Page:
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Federal Court decision on iiNet vs. film and television studios
13/02/2010

The Federal Court has found in favour of internet service provider (ISP) iiNet Limited (iiNet) in a matter brought against it by several major film and television studios and also involving the Australian Federation Against Copyright Theft (AFACT).

 

The Federal Court has found in favour of internet service provider (ISP) iiNet Limited (iiNet) in a matter brought against it by several major film and television studios and also involving the Australian Federation Against Copyright Theft (AFACT)

 

A foremost issue of the proceedings is whether an ISP, by not taking steps to stop infringing conduct by some its users, thereby authorises the copyright infringement of these users. The importance here is that under the copyright act, a person authorising copyright infringement is viewed in the same way as a person directly infringing copyright and subject to the same penalties.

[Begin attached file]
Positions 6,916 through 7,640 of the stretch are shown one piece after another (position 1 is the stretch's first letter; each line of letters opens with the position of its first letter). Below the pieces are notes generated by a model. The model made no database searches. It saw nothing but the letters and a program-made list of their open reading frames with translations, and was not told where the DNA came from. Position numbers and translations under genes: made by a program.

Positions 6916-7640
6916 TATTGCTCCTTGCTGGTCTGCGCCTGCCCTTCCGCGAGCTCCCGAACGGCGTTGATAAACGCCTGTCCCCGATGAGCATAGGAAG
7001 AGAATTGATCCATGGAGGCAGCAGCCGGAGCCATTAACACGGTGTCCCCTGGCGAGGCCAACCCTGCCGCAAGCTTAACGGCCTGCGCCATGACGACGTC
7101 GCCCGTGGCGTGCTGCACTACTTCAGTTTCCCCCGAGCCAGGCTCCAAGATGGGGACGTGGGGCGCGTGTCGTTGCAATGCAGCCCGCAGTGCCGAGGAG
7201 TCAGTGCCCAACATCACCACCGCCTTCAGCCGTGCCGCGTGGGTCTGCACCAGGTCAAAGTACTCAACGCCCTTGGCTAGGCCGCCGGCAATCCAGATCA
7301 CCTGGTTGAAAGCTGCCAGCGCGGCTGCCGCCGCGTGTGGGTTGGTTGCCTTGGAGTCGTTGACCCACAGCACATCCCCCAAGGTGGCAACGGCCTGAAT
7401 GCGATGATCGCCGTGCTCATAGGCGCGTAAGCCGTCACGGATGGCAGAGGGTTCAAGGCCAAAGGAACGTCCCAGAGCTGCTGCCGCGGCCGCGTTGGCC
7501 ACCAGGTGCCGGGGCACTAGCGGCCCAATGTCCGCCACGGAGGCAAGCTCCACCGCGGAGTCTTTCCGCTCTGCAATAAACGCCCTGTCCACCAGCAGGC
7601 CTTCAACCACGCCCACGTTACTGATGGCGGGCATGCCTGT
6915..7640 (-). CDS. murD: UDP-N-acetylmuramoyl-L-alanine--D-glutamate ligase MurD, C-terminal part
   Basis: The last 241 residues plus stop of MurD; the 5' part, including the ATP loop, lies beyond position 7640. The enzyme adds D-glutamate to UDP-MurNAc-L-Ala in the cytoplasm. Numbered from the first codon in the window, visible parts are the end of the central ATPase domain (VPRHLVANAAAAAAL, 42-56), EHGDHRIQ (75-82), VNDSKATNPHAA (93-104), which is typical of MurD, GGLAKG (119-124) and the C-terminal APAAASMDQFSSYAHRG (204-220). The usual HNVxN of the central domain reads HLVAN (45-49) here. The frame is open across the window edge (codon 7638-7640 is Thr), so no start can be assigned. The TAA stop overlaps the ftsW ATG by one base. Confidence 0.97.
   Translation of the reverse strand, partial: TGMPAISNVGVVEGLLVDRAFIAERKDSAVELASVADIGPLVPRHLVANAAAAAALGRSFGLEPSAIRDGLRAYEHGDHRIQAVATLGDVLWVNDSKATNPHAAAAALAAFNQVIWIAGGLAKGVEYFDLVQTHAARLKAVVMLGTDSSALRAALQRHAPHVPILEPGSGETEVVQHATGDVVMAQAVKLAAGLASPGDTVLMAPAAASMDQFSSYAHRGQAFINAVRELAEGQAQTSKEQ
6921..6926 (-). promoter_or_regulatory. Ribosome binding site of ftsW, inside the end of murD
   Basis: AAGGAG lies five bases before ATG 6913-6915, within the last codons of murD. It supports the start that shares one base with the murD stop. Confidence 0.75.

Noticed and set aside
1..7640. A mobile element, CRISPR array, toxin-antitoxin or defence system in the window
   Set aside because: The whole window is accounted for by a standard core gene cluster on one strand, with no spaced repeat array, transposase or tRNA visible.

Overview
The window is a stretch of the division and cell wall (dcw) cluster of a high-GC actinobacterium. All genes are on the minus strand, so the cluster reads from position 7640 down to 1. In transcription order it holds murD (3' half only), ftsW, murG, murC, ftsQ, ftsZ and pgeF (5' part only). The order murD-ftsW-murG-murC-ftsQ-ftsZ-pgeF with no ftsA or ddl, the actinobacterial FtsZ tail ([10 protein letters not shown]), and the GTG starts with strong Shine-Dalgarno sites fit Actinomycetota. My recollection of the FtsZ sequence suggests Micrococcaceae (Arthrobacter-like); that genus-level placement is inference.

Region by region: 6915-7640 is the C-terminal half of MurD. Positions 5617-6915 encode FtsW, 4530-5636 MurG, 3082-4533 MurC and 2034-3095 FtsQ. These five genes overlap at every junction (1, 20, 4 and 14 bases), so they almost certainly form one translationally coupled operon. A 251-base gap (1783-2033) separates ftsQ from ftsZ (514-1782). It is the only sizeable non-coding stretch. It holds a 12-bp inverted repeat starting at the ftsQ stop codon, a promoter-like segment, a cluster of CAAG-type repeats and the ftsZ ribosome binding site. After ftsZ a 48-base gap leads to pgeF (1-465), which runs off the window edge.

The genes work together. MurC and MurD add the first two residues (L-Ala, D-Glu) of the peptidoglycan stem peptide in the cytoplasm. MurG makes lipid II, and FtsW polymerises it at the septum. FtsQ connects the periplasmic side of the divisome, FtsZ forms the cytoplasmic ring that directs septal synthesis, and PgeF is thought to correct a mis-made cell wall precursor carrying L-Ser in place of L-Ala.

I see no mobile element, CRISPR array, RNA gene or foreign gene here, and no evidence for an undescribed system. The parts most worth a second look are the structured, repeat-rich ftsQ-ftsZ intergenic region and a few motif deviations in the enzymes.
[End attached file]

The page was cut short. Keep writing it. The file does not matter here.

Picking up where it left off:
In deciding the matter, Justice Cowdroy found that:

 

 

1. Internet access itself is not the ‘means’ of infringement – the ‘means’ by which users were infringing copyright was through their use of the BitTorrent system. iiNet has no control or responsibility over BitTorrent system and was thus not providing the ‘means’ to infringement.

2. iiNet did not have a relevant power to prevent those infringements occurring.

3. iiNet in providing only access to the internet, did not sanction or countenance infringing acts nor deliberately structure its products with the purpose of doing so.

 

 

Cowdroy J’s orders include the dismissal of the application and that iiNet’s costs be paid by the applicants.

 

Roadshow Films Pty Ltd v iiNet Limited (No. 3) [2010] FCA 24

 

For more information, please see the following:

 

http://www.afact.org.au/pressreleases/2010/4-02-2010.html

http://www.iinet.net.au/press/releases/20100402-federal-court-judgement.pdf